Early settlers carry lumber and raise the walls of the stockade fort at Jamestown, Virginia, the first permanent English settlement in America, circa 1610. Art created on January 02, 1754.
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book review / science

Colonialism Did Not Just Create Slavery: It Changed Geology

Researchers suggest effects of the Colonial Era can be detected in rocks or even air.
It brought riches to Britain and many other European nations; played a major role in enslaving more than 10 million Africans; and created the first global markets in cotton, tobacco and sugar. But now colonialism has been accused of having an even greater influence. It is claimed that it changed the Earth’s very makeup.

This is the view of two UK scientists who believe the impact of colonialism was so profound it can be detected in Earth’s air and rocks, an idea revealed in The Human Planet: How We Created the Anthropocene, by Simon Lewis and Mark Maslin, published last week.

The two researchers, who are based at University College London, describe the colonising of the Americas and other lands as “a planet-wide human-driven evolutionary experiment” which began in the 16th century and “will continue to play out indefinitely”.

Most scientists accept that humanity is now influencing our planet in ways that match geological forces such as tectonic plate movements. We are mining the planet’s surface, acidifying our oceans, creating new rock layers laced with plastic; and exterminating many species. The consequences of all these actions will be detectable in rocks for millions of years. This new epoch has been named the Anthropocene.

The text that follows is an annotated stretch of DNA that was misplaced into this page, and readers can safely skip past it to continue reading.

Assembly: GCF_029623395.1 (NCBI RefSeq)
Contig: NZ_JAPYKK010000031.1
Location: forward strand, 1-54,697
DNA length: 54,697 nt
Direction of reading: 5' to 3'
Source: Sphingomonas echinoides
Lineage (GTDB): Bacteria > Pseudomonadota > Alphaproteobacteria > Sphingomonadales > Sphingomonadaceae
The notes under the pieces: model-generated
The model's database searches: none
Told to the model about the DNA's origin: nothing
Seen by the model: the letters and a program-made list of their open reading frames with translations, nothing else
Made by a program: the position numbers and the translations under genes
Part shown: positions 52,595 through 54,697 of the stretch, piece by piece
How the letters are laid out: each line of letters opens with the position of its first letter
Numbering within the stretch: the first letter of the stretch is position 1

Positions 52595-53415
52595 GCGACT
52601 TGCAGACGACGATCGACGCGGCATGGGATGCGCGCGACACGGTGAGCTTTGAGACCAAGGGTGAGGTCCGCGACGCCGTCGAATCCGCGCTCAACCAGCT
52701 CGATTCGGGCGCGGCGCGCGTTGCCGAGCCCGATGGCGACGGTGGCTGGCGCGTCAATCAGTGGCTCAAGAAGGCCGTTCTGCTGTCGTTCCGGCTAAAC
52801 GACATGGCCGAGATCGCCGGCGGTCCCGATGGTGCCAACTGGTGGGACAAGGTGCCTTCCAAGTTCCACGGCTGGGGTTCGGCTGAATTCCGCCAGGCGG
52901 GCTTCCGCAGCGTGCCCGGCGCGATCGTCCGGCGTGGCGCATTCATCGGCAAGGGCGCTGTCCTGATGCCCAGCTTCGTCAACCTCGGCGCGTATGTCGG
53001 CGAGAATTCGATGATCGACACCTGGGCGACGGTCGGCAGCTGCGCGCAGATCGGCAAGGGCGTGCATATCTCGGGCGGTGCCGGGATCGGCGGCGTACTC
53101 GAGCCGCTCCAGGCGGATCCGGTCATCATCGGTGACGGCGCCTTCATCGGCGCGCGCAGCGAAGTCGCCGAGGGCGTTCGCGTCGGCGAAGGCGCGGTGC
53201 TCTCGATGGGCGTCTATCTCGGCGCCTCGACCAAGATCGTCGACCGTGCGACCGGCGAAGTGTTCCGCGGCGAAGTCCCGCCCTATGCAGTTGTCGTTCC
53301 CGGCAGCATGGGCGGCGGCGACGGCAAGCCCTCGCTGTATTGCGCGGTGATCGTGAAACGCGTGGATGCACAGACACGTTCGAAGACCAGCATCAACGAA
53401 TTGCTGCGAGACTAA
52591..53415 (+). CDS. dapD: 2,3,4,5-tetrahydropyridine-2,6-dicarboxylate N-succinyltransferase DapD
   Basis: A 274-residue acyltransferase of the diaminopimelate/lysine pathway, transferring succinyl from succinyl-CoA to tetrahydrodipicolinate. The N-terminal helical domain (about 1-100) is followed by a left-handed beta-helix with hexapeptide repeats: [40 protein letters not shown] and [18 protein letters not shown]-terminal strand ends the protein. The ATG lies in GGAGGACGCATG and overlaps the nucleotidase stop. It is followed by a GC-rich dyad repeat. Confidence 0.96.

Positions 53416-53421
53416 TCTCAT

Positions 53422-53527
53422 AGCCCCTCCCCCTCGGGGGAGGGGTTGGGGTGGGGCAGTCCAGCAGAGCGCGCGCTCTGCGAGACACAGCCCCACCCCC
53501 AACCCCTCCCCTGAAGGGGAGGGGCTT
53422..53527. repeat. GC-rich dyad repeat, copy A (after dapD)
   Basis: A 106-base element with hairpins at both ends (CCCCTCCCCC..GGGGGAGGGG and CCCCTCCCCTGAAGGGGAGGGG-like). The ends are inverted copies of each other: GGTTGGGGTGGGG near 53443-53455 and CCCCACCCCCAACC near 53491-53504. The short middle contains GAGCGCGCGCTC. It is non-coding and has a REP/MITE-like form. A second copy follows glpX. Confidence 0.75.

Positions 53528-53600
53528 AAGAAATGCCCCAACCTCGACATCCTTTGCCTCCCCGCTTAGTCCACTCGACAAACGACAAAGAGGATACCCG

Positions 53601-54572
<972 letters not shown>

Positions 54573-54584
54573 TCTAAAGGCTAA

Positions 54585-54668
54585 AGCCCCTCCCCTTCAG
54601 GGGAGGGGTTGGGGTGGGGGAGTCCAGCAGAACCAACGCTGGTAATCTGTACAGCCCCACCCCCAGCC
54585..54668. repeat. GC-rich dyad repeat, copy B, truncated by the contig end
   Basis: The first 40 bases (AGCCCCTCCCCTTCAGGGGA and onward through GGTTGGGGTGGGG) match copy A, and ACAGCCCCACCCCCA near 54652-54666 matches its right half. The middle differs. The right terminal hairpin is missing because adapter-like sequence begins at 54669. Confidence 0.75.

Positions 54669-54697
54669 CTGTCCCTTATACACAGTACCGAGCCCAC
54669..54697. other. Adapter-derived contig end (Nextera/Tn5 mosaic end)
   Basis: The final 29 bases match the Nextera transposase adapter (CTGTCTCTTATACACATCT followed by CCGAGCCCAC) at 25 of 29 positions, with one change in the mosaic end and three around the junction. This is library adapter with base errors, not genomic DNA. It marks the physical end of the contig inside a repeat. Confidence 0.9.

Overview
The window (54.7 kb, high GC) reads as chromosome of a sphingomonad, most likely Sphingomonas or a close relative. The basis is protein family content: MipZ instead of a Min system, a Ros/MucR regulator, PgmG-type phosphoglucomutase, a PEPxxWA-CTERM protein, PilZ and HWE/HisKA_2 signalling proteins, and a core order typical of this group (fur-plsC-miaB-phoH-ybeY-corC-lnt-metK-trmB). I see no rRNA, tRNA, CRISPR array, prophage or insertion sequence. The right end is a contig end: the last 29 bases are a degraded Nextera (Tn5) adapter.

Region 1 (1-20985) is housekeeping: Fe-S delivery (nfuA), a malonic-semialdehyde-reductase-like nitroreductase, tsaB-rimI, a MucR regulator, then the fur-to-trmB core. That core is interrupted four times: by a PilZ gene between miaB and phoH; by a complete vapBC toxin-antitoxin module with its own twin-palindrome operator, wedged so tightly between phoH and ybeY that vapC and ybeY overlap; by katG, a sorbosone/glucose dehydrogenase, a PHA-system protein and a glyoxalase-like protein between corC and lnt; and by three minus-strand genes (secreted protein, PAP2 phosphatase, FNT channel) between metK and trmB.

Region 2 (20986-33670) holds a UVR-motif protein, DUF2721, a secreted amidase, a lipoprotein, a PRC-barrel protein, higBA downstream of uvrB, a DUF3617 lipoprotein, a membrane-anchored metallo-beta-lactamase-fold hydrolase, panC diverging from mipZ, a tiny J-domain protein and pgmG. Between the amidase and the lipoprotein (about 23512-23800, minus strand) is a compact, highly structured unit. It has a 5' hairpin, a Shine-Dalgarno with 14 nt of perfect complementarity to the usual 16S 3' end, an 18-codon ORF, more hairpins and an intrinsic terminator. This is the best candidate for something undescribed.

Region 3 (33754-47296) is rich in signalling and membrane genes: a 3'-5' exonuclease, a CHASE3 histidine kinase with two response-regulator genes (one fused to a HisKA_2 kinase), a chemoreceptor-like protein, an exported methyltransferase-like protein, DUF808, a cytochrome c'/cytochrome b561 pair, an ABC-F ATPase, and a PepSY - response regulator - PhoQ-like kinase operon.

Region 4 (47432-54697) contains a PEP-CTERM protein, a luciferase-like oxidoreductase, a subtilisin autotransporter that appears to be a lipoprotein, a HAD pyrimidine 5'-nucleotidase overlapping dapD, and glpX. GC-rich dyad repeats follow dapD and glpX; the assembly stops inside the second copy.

However, scientists disagree about the date on which the Anthropocene began. Some say it started with the explosion of the first atomic bombs, events that triggered a technological revolution while also leaving radioactive records in Earth’s rocks. Others say it is more recent in origin and point to plastics that now cover the planet and which, mixed with rocks, are forming their own distinct geological layers. Either way, the Anthropocene’s origins are viewed as being relatively recent.

But Lewis and Maslin disagree. They point to a far earlier event: the colonisation of the New World by European explorers, soldiers and settlers in the 16th century.
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